After I posted my tale of the health care cynic, commenter John Parker suggested that Matt might be able to further benefit from having a Health Savings Account (HSA). He mentioned that since Matt is a sole proprietor and has a "high-deductible plan" he could get additional tax saving by putting money aside pre-tax for his health costs.
I was familiar with the concept because several of the companies I worked for had that kind of option...which I never took advantage of.
But since I, too, am a sole proprietor with what I consider to be a high-deductible plan, my interest was definitely piqued.
So, I turned to my trusty sponsor and asked: "hey is this true, and what does it actually mean?"
Read on for the answer...which made me realize how non-savvy I am as a consumer...
So the short answer is, "yeah, it's true."
Not that the short answer is ever enough, so here was the full answer:
Matt is currently not on a HSA plan, but he would reap greater tax benefits if he was. Each plan must be specifially qualifed by the health insurance company to be considered HSA-eligible.
Basically an HSA program has two parts:
-a high deductible health plan
(at least 1,000 for individuals and $2,000 for families)
-an IRA style savings account.
You get to deposit tax free money into your savings account up to your deductible every year. You can use the money in the account for medical expenses until you reach your deductible and the list of qualified medical expenses is really broad...eyeglasses, Rx, dental etc. The unused funds roll over every year until you reach retirement at which point you have a nice nest egg for post retirement medical expenses.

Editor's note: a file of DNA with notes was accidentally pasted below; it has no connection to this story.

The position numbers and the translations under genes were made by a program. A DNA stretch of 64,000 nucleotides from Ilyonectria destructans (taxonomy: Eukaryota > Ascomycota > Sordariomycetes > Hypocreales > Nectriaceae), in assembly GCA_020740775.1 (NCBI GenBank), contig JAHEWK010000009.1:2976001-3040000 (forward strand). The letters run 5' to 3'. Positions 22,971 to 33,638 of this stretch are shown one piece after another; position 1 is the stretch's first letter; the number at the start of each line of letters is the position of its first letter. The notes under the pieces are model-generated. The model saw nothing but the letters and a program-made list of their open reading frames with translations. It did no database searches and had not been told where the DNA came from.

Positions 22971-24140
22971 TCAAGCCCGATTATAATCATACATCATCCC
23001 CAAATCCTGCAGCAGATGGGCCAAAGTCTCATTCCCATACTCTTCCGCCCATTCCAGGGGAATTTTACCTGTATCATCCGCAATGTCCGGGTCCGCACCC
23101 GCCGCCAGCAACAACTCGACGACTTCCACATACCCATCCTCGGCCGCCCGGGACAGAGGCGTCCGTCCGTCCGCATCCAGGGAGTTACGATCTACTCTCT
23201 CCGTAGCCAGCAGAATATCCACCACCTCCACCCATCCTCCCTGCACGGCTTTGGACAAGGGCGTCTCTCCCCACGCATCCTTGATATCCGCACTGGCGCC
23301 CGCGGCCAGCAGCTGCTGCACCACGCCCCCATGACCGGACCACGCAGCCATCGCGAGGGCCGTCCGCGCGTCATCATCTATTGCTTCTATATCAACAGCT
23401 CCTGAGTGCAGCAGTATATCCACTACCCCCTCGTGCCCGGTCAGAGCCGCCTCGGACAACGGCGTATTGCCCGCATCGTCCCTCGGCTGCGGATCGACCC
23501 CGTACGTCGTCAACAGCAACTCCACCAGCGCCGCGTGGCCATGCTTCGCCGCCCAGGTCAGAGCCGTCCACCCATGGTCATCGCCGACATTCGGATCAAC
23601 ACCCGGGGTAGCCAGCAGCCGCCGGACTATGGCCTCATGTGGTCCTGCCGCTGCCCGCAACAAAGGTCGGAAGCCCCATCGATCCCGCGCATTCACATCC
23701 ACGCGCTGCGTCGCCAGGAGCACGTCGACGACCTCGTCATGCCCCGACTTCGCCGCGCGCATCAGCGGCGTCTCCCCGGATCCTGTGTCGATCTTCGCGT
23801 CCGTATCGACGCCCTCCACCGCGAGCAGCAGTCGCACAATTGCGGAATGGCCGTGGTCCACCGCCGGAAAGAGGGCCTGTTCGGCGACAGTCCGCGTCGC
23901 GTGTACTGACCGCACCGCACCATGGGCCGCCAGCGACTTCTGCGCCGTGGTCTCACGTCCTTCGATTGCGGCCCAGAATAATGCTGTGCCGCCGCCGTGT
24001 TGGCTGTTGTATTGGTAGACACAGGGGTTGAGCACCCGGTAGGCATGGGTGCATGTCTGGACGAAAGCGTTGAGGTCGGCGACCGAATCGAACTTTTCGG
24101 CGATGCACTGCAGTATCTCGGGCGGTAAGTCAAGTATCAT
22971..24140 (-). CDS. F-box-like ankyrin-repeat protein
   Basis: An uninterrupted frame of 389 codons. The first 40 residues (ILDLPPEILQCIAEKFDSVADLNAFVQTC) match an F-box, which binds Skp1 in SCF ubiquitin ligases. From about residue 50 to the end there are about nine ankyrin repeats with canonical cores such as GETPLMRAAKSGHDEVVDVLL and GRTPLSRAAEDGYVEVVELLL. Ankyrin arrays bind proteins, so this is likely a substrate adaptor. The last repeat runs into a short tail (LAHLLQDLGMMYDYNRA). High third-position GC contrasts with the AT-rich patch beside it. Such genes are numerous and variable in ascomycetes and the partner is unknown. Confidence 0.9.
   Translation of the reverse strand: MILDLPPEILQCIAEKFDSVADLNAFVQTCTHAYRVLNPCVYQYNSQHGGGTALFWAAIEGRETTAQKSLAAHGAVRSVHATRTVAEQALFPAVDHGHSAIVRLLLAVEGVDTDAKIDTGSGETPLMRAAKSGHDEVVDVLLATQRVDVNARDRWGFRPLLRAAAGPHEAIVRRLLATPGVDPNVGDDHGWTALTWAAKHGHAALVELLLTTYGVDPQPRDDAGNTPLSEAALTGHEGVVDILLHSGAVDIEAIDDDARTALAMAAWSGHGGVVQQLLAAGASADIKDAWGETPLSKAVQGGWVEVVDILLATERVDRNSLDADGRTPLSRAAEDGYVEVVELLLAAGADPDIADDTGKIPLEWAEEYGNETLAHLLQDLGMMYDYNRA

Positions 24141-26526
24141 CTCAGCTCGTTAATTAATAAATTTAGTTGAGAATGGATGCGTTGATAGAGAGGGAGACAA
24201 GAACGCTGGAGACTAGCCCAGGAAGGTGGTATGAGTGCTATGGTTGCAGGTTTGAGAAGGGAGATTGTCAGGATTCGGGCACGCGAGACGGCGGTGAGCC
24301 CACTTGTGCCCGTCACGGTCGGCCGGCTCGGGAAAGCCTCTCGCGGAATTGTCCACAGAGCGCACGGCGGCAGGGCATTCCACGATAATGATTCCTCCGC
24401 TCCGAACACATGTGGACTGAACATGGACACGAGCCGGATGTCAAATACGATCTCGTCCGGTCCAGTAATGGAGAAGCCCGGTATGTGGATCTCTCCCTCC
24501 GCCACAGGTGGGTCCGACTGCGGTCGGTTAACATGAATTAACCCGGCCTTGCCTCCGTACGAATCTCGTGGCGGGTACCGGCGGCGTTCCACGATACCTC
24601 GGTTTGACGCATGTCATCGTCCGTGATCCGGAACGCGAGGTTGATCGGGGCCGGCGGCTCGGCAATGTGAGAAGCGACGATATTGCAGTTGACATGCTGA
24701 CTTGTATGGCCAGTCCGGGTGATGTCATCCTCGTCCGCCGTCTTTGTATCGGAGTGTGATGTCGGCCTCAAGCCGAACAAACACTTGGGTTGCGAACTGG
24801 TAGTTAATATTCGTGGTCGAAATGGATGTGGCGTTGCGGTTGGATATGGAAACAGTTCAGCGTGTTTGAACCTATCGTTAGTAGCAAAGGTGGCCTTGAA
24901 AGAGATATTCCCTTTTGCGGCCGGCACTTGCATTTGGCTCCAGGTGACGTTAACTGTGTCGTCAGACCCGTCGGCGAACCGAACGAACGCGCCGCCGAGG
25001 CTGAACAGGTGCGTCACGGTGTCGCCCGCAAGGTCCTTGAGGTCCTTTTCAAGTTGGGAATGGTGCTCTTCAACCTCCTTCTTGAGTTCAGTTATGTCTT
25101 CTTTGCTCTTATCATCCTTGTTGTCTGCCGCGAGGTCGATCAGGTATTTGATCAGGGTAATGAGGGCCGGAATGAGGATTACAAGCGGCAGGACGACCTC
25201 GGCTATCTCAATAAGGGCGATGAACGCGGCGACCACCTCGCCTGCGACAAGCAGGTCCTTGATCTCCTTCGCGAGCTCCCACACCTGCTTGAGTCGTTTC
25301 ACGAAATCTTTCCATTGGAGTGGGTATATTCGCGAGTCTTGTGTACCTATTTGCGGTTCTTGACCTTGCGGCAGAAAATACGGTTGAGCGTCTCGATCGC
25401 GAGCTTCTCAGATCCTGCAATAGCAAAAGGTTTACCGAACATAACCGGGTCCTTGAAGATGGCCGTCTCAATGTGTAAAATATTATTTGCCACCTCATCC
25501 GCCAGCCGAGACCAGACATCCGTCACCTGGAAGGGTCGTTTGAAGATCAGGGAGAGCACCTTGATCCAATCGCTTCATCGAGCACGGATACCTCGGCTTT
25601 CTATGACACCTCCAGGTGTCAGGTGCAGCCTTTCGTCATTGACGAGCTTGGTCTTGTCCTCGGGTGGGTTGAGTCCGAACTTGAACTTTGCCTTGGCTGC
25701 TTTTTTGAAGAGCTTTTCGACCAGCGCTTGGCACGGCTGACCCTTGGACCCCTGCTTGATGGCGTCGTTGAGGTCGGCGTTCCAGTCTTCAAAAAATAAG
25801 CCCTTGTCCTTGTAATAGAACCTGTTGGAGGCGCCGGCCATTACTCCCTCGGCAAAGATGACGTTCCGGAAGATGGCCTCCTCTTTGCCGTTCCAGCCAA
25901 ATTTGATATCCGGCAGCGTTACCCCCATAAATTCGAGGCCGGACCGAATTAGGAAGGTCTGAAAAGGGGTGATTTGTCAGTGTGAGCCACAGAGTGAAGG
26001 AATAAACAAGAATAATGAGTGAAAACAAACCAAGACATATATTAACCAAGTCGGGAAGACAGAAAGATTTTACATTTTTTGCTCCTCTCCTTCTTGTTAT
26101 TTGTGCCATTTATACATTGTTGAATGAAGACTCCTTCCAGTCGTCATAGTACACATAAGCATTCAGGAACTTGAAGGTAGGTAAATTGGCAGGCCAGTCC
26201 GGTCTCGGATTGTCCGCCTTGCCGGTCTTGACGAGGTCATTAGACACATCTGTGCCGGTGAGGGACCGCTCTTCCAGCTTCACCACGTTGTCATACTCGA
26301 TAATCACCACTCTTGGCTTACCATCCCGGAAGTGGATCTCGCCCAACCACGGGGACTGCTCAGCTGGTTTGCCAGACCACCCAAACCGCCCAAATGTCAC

I was also provided with this link to an article on HSAs.
I still had one question after reading it which was: how do withdrawals work? I mean, the article says you can use the money to buy over the counter medications (I take Claritin every day...and most carriers won't cover any other allergy drug now that Claritin is available OTC.) How do they know?
So, my intrepid contact filled me in: most HSAs give you a debit card or even special checks, and you can use those to pay for your items. At any rate, at the end of the year when you do your taxes, your withdrawals from your HSA better equal your medical expenses. Of course, as always, there is a disclaimer which is talk to your own accountant and health care provider to make sure you fully understand their HSA offering and that you follow the regulations properly.
She even provided me with an online calculator to see if HSAs would help me. Which they would. Which is nice.
Only the punchline is that Kaiser doesn't support them yet.
(Apparently these only become available in January 2004. Some carriers, like Matt's Golden Rule" were quick on the trigger. Some carriers, like Kaiser...not so much.)
OK, so there's everything you never knew you wanted to know about HSAs